The online anonymous survey was conducted simultaneously in China and Canada from May 23 to August 29, 2012 (98 days). This period was considered a good time to conduct the survey based on consideration of annual work cycles (e.g., research grant deadlines, fiscal year end deadlines) within university and government sectors in both countries. All participants were given the option to complete the survey in their preferred language among English, French, or Chinese. No signed informed consent form was used as all responses were voluntary and completed responses provided implied consent. Those who did not complete the online survey were sent email reminders up to four times (on days 7, 21, 42, 70 since the initial invitation).
Baseline characteristics of participants in the China-Canada survey were compared. Strategies (current and ideal) for bridging the gap between science and policy were ranked based on the percentage of respondents selecting each strategy as one of their top five, for China and Canada together and separately. Tests of significance were conducted using a t test for proportions. A difference of two proportions with a p value <0.05 (two-sided) was considered statistically significant.
From the invited participants in China (N = 403) and Canada (N = 540), 121 and 86 completed surveys were received from China and Canada, respectively. The response rates were significantly different, with China’s (30.0 %) almost twice that of Canada (15.9 %). It would have been useful to compare response rates in the six stratified subgroups (Table 2). However, this was not possible as the online survey was anonymous. We knew how many surveys were sent out in each subgroup, but we did not know how many people responded in each subgroup. In theory, we did identify the current roles of the respondents (Table 3) and therefore differences in subgroup-specific response rates could have been examined based on the self-reported roles. However, the self-reported roles of the respondents were often multiple and included both university and government, and many did not indicate their job title.
Table 3 summarizes the characteristics of participants in the survey. In terms of current roles, significantly higher percentages of respondents in China than in Canada were scientists, while significantly fewer of them were both scientists and policy makers. There were no significant differences between Chinese and Canadian respondents in how long they have worked as scientists. However, compared to their Canadian colleagues, significantly fewer Chinese have worked as policy makers at all, or have worked for more than 10 years.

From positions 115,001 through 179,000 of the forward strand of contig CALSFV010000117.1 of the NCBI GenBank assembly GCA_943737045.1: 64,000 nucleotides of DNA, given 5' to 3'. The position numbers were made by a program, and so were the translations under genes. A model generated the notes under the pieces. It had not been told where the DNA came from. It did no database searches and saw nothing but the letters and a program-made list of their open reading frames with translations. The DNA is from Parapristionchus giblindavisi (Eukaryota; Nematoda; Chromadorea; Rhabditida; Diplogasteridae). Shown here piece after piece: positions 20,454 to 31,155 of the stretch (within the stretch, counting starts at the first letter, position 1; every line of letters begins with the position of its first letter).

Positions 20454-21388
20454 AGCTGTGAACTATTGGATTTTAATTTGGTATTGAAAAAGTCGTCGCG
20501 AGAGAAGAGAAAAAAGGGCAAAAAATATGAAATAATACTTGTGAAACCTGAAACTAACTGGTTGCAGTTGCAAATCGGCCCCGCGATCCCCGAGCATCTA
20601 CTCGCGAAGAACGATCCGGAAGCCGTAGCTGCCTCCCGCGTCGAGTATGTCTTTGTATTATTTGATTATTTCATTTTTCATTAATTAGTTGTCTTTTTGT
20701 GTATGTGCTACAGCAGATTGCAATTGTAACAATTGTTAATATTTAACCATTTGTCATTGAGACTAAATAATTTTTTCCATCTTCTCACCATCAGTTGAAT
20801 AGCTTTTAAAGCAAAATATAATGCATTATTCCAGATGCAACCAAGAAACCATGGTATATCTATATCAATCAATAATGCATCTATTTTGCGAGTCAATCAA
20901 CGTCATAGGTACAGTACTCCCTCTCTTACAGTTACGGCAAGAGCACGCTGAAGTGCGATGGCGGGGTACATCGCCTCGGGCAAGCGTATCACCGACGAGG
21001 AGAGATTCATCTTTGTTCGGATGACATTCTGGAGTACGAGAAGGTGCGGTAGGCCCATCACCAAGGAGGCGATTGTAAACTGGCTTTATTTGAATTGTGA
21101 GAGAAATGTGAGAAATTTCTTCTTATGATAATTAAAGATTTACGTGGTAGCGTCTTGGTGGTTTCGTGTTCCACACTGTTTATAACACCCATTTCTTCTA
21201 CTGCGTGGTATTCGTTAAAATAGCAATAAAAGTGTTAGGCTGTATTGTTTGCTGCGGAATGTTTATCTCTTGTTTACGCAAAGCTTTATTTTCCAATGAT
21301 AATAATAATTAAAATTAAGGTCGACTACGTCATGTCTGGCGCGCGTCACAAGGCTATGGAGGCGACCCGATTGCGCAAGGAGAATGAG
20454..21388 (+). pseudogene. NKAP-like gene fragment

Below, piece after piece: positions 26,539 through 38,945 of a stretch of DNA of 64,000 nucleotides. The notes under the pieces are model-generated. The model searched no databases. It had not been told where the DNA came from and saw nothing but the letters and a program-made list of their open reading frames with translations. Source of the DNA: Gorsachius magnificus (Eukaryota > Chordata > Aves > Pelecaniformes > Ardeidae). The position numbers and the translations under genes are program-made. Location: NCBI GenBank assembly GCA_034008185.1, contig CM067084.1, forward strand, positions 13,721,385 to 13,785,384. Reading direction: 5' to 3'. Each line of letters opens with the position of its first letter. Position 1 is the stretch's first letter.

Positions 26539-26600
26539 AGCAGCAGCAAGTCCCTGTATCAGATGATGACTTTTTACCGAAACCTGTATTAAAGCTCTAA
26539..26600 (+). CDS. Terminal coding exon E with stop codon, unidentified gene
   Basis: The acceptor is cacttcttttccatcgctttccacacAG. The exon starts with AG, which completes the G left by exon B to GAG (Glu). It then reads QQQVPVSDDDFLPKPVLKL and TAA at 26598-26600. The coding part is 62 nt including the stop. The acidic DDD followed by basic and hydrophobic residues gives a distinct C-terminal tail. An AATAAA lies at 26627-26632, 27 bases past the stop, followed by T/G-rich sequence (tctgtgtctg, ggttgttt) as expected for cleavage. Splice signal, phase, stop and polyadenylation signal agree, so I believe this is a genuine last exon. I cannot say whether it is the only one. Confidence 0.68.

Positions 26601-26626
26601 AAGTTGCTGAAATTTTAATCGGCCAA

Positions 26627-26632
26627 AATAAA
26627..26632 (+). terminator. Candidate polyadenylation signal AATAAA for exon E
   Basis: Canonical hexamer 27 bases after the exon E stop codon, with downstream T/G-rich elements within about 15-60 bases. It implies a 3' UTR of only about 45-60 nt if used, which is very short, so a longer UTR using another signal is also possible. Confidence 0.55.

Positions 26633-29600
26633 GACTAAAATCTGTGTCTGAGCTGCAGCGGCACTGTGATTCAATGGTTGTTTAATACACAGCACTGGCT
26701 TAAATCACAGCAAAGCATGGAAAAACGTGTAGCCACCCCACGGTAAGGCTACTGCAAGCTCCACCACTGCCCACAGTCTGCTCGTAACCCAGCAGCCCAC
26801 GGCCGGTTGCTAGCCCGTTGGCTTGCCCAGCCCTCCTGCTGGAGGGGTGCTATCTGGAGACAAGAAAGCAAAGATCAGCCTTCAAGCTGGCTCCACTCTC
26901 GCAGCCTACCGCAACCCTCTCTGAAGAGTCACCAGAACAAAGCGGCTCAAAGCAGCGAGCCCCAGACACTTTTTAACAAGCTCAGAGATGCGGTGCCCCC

Almost two thirds of the respondents in China were male, whereas in Canada a more even distribution between males and females was observed. A much higher proportion of Chinese respondents (85 %) than their Canadian counterparts (52 %) were aged less than 55 years.
The majority of all respondents considered bridging the gap between science and policy to be “very important” or “somewhat important” (94 % in China, 95 % in Canada). Only one participant each in China and Canada considered bridging such gap to be “somewhat unimportant” or “very unimportant”.
The ranking of 14 strategies as current ways to bridge the gap between science and policy is shown in Table 4. The top three ranked current strategies selected by respondents in China and Canada were: (1) “b. Focus on policy” (57 %), (2) “i. Science-policy forums” (54 %), and (3) “c. Policy briefs” (47 %), and “g. Conferences” (47 %). The top three strategies selected by participants in China were: (1) “b. Focus on policy” (60 %), (2) “i. Science-policy forums” (54 %), and (3) “c. Policy briefs” (50 %). The top three strategies selected by those in Canada were: (1) “i. Science-policy forums” (55 %), (2) “b. Focus on policy” (51 %), and (3) “g. Conferences” (44 %). There were no significant differences for most of the current strategies between China and Canada, except for three strategies: “d. Web-based portals” and “f. Journal publications” were rated significantly lower by Chinese than by Canadians (17 vs. 30 % and 23 vs. 43 %, respectively), while “j. Joint research projects” was rated significantly higher by Chinese respondents than by Canadian ones (48 vs. 31 %).
The ranking of 14 strategies as ideal ways in the future to bridge the gap between science and policy is shown in Table 5. There is a high level of consistency between the two countries. In slightly varying orders, the top three ranked future strategies for bridging the gap between science and policy were consistent between Chinese and Canadian participants. These strategies were “b. Focus on policy” (China 56 %, Canada 64 %), “i. Science-policy forums” (China 60 %, Canada 55 %), and “c. Policy briefs” (China 53 %, Canada 60 %). There were no significant differences for most future strategies between China and Canada, with the exception of two strategies: “e. Email updates” was rated significantly lower in China than in Canada (7 vs. 22 %), while “g. Conferences” was rated significantly higher by Chinese respondents than Canadian ones (39 vs. 14 %).